September may mean fall leaves and back to school for many, but for me it also means a New Year. The Jewish New Year falls in September and since we follow a lunar calendar, that means this year, Rosh Hashonah begins on the evening of September 13th, which means I better start getting ready. There really isn't much to do since family is elsewhere, but I do like to have a holiday meal before going to temple.
The day of Rosh Hashonah, for those of us that are lucky enough, is spent in the mountains at 10,000 feet celebrating the New Year. Our temple has a camp that is located in the most gorgeous spot high in the Rockies, where every year I feel privileged to look over the horizon and see the aspens turning golden, as I sit and pray in front of the rushing stream. Not every one has the chance to go because there is only room for about 100 people. We always send in our reservation the minute it is announced because scoring a seat is first come, first served! It is glorious praying in our jeans and in most cases the weather is glorious, too. That is not to say that every year is perfect. Some years it has snowed or rained and sitting in a cabin decorated with kid's murals is our only option.
But what do we eat on this holiday? I mean really. Let's cut to the chase! The holiday 10 days after Rosh Hashonah is Yom Kippur. That is a very serious holiday where we atone and have to fast for 24 hours. After that typically a dairy meal is served, much like a breakfast, except for dinner. We all know about brinner right? But Rosh Hashonah is easy. And sweet. And I do not say that jokingly. We are always praying for a sweet new year, so honey plays a big part in many of our recipes.
Serving apples (because of the season) with honey, and saying a prayer thanking God for allowing us to reach this season, is a commandment for us. It is not taken lightly and always causes me to stop and look around and feel grateful for my family and the world around me. So yes, apple dishes are important, too. Other than that, traditional Jewish foods are in order.
Last April for Passover, I made a new twist on potato kugel. Now I'm going to tell you flat out that potato kugel should be in everyone's repertoire. We are basically talking about potatoes, eggs and onion. Nothing wrong with those ingredients. I have written about another potato kugel recipe that is quite uncommon, which was Ilse's recipe. It is very unique and tastes like a potato custard with a crisp golden crunchy crust. Thanks be to God.
If you have ever had a knish, well, this new kugel kind of tastes like a knish in a dish, minus the pastry crust. I love it fresh, not reheated, but that is up to you.This is a lighter kugel because you are mixing mashed potatoes with the raw potatoes and then adding cooked onions. I know it is a bit more of a potchke (making more of a fuss) but if you have the time, it is worth it. Even if you aren't looking for a Jewish recipe, this would suit any holiday buffet. Serve it with a roast or ham and most folks would think you were really going gourmet, when the truth is that this is pretty much a staple in most Jewish homes every Friday night. It really is just a casserole, according to Wikipedia, and since most of you know what that is, I'm going to call this a potato kugel casserole. After all, who knows what a kugel is? Except for maybe 1% of us!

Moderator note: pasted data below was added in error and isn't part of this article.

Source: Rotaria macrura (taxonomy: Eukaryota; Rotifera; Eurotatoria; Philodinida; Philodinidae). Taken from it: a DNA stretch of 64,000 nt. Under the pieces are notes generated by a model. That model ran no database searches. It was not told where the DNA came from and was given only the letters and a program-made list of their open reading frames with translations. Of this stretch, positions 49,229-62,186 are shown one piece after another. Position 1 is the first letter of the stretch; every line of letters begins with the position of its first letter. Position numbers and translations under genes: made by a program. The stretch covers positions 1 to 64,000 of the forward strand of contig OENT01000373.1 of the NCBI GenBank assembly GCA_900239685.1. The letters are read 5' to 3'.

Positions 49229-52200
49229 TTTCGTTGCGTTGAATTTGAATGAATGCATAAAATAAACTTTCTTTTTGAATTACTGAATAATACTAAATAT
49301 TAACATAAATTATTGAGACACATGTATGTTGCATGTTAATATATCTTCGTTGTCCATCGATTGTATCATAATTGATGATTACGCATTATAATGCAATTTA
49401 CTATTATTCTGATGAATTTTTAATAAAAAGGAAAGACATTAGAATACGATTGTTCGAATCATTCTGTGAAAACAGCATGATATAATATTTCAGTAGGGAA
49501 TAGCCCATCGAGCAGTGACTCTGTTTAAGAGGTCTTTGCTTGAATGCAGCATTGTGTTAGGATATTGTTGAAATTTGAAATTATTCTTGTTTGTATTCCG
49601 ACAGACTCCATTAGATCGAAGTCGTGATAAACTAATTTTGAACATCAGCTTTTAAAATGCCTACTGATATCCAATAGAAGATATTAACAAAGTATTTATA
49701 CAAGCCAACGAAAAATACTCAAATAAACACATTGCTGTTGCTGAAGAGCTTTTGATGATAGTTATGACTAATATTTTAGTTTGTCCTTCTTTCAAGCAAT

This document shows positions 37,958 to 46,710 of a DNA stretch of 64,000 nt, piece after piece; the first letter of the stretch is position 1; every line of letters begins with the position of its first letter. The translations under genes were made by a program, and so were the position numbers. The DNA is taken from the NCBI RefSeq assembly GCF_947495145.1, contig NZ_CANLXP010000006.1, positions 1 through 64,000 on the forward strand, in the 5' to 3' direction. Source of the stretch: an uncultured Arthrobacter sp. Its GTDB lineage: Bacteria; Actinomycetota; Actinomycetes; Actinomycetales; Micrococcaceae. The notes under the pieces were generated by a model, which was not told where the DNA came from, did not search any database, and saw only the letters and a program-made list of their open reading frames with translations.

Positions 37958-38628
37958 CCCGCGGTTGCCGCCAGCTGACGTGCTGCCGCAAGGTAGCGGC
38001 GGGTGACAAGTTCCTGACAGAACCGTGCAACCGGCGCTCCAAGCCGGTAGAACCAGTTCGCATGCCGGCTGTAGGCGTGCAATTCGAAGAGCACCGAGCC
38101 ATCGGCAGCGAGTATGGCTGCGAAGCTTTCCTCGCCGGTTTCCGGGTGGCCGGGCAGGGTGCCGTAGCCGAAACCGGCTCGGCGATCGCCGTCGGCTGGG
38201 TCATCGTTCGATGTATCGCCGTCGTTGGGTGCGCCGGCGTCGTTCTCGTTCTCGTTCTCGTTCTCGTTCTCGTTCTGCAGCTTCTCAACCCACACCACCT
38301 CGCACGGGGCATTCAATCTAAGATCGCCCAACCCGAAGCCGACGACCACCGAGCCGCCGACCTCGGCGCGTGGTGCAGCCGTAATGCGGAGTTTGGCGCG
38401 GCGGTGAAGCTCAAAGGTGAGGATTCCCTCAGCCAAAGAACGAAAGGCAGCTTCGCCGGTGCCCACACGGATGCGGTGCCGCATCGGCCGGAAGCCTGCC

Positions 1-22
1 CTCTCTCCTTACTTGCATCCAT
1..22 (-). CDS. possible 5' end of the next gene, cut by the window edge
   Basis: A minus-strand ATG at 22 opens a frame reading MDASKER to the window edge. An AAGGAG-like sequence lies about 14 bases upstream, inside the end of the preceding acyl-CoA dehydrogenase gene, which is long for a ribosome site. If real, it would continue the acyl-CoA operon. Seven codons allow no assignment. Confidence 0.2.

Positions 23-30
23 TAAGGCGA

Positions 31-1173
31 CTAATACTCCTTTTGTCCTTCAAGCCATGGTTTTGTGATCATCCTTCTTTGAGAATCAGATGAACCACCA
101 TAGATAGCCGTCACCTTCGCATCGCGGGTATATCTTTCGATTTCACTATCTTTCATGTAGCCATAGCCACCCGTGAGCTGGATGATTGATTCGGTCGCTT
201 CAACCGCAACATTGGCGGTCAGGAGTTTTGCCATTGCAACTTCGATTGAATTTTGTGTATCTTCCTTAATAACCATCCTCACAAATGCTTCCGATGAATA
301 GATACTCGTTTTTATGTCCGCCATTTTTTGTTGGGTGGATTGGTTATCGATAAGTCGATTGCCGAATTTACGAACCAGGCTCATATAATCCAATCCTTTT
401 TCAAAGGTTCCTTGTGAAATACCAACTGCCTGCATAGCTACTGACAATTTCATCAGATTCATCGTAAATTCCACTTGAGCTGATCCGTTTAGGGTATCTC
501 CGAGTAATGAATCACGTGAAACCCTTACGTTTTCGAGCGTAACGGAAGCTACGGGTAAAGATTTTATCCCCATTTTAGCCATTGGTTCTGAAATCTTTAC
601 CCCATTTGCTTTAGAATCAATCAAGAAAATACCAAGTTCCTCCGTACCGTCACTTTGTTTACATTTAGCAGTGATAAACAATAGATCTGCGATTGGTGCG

Onion Crusted Potato Kugel Casserole
From: Jewish Holiday Cooking (Jayne Cohen)
Time to Make: About 45 minutes Time to Bake: About 60 minutes
2 lbs onions, sliced very thin
6 T Olive oil
2 t minced garlic
Fresh black pepper
6 large or 8 medium russet potatoes peeled
4 large eggs
1 t baking powder
1-2 T rosemary or thyme leaves, chopped and optional
Separate the onions into rings. To extract moisture, toss in a large bowl with 2 t salt and set aside for about 20 minutes. Stir from time to time. Dry the rings between paper towels, pressing down to soak up as much moisture as possible.
In a large skillet, heat 3 T oil over medium high heat. Add the onions and garlic and cook while stirring with a spatula as they soften and become golden brown, about 15-20 minutes. Season with lots of salt and pepper. Set aside to cool. No eating!
Cut 2 or 3 of the potatoes into chunks and place in a pot of salted water. Bring to a boil and simmer until potatoes are tender. Mash them with your preferred method and place in a large bowl. Stir in about 1/2 of the fried onions, setting the rest aside.
Preheat oven to 400. Grate the remaining potatoes in your food processor or over the holes of a large grater. Place the shredded potatoes in a colander and rinse well under cold water, to remove the starch. Squeeze out as much liquid as possible then add to the mashed potatoes. Beat the eggs until thick and light and whisk in the baking powder. Add to the potatoes and make sure this is seasoned well with salt and pepper.
Pour 3 T of oil into a 13 x 9 pan, preferably metal or cast iron. Rub the oil around the bottom and sides and place in the oven until sizzling hot, about 5-10 minutes. Do not let this get to smoking. Transfer potato mixture to pan and spread with a spatula, Top with remaining onions. Sprinkle with the herb of your choice. Drizzle with a little extra oil and a bit more salt and pepper.
Bake for 30 minutes on the top rack of your oven. Then turn down oven to 350 and continue baking for 25-40 minutes or until kugel is firm, the top is golden and the onions are crisp. Let kugel cool until set. This can be reheated, but I prefer it fresh.
Other Holiday Foods:
Chicken with Figs, Pumpkin and Red Wine
Lemon Garlic Spatchcock Roasted Chicken
Roast Chicken with Saffron, Hazelnuts and Honey
Matzoh Ball Soup
Salted Honey Rose Tart
Apple Brown Sugar Sharlotka
Halvah Stuffed Baked Apples